I thought not. This is a bit of a pain. I'm not sure of how to get
around this, other than buying a Mac, which is an expensive way to check
pages!!

Thanks for the reply.

CSS support is always going to be the major headache, so I use IE 5.5 on
WIN 98 regularly. There are some subtle differences in different OS's
with the same browsers, but often a minor tweak can fix it to look
somewhat like what I desire.

But the MAC's - now that can be tricky. IE 5 for Mac is not a good
browser, yet many use it. CSS support is poor. Safari is better, but I
remember about 6 months ago finally getting a site "just right" and then
viewing it in Safari - major problems that took several hours to fix.
Now I check sites as I go along each day instead of waiting to the end.
Feb 20 '06 #7

P: n/a
In article <MP************************@newsgroups.comcast.net >, saz
<sa*****@nospammersexcite.com> writes
Now I check sites as I go along each day instead of waiting to the end.


Oh I do that anyway, which is another good reason to limit the checking
to as few browsers as necessary.

Ta ra

--
Alan Silver
(anything added below this line is nothing to do with me)
Feb 20 '06 #8

P: n/a
Gazing into my crystal ball I observed Alan Silver <alan-
si****@nospam.thanx.invalid> writing in news:9Yo
$1***********@nospamthankyou.spam:
Hello,

Just wondered what range of browsers, versions and OSs people are using
to test pages. Also, since I don't have access to a Mac, will I have
problems not being able to test on any Mac browsers, or is there some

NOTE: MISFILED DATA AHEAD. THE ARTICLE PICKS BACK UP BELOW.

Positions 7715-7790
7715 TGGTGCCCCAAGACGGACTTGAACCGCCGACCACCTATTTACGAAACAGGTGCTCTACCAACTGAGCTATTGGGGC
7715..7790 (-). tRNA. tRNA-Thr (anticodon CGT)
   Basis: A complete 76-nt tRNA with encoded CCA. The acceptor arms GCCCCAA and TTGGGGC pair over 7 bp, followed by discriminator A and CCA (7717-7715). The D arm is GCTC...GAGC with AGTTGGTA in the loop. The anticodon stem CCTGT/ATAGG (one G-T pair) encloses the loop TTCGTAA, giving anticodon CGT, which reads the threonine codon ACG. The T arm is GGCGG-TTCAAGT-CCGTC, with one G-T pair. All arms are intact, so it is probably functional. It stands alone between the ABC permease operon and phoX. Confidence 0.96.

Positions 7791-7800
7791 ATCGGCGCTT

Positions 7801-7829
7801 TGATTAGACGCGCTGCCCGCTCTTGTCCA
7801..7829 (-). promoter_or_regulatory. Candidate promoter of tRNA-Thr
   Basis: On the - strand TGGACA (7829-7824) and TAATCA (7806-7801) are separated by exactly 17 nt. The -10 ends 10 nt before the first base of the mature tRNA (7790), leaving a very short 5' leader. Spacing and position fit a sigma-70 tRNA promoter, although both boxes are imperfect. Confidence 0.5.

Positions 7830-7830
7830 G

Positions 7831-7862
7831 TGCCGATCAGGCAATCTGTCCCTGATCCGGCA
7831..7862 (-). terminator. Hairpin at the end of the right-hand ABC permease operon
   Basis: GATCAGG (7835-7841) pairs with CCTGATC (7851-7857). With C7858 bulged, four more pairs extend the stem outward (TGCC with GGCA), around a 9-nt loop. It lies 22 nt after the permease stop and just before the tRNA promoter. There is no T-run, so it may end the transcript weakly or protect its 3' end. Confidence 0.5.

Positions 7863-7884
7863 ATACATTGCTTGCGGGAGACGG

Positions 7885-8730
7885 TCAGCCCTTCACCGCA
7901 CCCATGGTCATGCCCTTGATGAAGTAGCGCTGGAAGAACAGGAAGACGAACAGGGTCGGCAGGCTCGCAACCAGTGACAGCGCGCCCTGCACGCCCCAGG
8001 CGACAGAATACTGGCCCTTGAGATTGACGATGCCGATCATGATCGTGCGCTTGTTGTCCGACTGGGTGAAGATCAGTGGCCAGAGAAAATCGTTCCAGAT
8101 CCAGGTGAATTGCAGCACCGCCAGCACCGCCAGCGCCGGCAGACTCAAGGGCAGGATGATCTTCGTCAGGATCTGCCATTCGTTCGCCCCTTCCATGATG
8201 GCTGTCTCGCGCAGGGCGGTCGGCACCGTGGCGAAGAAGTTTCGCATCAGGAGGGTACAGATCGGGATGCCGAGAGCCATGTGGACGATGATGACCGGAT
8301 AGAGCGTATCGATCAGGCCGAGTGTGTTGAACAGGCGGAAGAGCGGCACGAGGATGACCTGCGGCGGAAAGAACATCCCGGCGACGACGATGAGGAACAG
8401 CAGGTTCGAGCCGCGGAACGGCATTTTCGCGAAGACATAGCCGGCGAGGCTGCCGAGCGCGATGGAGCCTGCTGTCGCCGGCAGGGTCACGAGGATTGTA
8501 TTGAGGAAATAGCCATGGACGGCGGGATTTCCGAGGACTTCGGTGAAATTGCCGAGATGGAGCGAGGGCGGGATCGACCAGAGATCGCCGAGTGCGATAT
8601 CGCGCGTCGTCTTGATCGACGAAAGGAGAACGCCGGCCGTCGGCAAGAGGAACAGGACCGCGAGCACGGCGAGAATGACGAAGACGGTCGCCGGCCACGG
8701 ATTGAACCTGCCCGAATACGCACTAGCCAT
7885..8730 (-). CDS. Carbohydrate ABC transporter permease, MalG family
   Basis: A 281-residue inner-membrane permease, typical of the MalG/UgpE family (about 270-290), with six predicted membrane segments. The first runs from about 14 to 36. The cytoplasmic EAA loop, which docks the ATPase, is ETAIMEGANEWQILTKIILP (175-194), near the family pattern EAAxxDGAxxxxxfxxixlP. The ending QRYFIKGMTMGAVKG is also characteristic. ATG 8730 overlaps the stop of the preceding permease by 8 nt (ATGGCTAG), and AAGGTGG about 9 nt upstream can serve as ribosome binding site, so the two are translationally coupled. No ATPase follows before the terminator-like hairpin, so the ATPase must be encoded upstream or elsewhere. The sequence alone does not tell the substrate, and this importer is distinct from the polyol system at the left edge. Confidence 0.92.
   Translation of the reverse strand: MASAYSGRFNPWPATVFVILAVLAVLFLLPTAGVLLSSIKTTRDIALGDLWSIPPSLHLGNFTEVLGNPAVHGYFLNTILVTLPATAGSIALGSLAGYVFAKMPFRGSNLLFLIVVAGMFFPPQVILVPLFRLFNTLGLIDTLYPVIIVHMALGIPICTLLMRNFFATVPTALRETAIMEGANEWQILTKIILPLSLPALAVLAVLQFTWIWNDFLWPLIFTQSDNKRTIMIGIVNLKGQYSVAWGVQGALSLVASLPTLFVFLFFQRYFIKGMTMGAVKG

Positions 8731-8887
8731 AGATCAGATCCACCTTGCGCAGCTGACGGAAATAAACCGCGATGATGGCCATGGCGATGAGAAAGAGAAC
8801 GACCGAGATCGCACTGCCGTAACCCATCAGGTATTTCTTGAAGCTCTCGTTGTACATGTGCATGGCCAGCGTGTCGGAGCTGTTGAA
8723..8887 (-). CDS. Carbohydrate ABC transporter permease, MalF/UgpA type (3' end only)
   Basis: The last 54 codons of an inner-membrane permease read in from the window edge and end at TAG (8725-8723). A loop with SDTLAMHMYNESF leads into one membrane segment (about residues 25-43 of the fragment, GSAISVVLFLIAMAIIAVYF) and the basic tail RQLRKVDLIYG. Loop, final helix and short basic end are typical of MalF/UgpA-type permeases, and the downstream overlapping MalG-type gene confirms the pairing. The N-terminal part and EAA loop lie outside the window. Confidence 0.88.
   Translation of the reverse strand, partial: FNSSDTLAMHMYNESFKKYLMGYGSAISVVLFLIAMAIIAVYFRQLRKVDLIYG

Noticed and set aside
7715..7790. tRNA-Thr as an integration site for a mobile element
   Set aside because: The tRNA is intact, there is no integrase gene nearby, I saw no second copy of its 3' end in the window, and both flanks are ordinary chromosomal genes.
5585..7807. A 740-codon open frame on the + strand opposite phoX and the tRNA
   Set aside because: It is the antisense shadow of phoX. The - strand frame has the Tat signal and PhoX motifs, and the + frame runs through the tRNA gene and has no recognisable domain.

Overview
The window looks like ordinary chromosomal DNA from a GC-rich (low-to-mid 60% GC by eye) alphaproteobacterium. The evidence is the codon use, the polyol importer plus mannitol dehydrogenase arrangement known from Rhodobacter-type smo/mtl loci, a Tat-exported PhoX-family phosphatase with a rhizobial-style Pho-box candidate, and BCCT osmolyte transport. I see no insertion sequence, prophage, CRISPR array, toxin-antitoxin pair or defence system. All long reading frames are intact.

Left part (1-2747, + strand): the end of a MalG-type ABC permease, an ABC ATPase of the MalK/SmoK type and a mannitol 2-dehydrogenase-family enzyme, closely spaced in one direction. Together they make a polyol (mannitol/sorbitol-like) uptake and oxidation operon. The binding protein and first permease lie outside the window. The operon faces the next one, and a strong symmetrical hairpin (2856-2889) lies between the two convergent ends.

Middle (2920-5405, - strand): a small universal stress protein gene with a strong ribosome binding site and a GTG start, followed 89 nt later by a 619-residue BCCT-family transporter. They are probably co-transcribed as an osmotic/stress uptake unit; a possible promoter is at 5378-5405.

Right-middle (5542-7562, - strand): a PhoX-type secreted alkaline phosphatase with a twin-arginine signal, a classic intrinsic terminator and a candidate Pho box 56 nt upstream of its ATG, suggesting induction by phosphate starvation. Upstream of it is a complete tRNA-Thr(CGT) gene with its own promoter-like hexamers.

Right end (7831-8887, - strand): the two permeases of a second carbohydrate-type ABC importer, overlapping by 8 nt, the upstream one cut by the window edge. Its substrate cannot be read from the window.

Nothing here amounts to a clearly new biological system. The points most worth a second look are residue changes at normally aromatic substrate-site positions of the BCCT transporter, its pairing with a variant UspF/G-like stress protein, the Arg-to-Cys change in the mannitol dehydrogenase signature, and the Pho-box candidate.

other way of checking?

TIA


I write for Opera, then test in Firefox and IE. I don't give NS4 a
stylesheet at all. I have all the versions of IE, except 7 beta (and
only because I don't want it taking over my system yet).

For Mac, I go to the local Mac store and view the pages there. I also
have a local Kinkos that has a Mac, and the local library has one, too.
I take a notebook with me and jot down and huge problems so I can fix
them when I get home. Of course, since I hand code, and I validate
everything, and I try very hard not to use any hacks, I don't usually
have any big problems.

--
Adrienne Boswell
http://www.cavalcade-of-coding.info
Please respond to the group so others can share
Feb 20 '06 #9

P: n/a
Alan Silver wrote:
In article <MP************************@newsgroups.comcast.net >, saz
<sa*****@nospammersexcite.com> writes

Win XP with IE 6, FF 1.5, Opera 8
Win ME with IE 6, Mozilla 1.7, Opera 7.5
Win 98 with IE 5.5, Mozilla 1.7, Opera 7.5
Thanks for that. Out of interest, do you ever see differences between
the same version of a browser, but on different platforms?


FWIW, I can't remember ever seeing any noticeable difference between the
same browser version on different Windows versions. It is also rare to
see differences between the same browser version on different platforms.
I don't even bother testing those scenerios any more.

What I do have is:
W2K:
- IE 5.0, 5.5, 6
- Opera 7.5 and 8
- Netscape 7.2 (and 4.x, but I don't bother with it any more)
- a recent mozilla build
- lynx
WinXP:
- IE7 beta
Linux:
- Konqueror 3.4
- Firefox 1.something
Mac OSX 10.2:
- IE 5
- Safari 1.0 (the last release available for 10.2)
- iCab 3.x

If there are any noticeable differences between NS 7.2 and a recent
mozilla build, I may test an interim version of Firefox, but that hardly
ever happens. A lot of times I even forget to test NS 7.2. :)

BTW, Apple wants me to pay them a lot of money for a new OS just so I
can upgrade Safari. I refuse to feed their greed, so I'm stuck with 1.0
there.
For example,
you listed IE6 on both XP and ME, and Mozilla 1.7 on both ME and 98. Is
this necessary, or are you just enjoying being spoiled!!
Sounds more like creating unnecessary work for yourself, IYAM. ;)
I don't know of any way to check on a MAC browser without a MAC.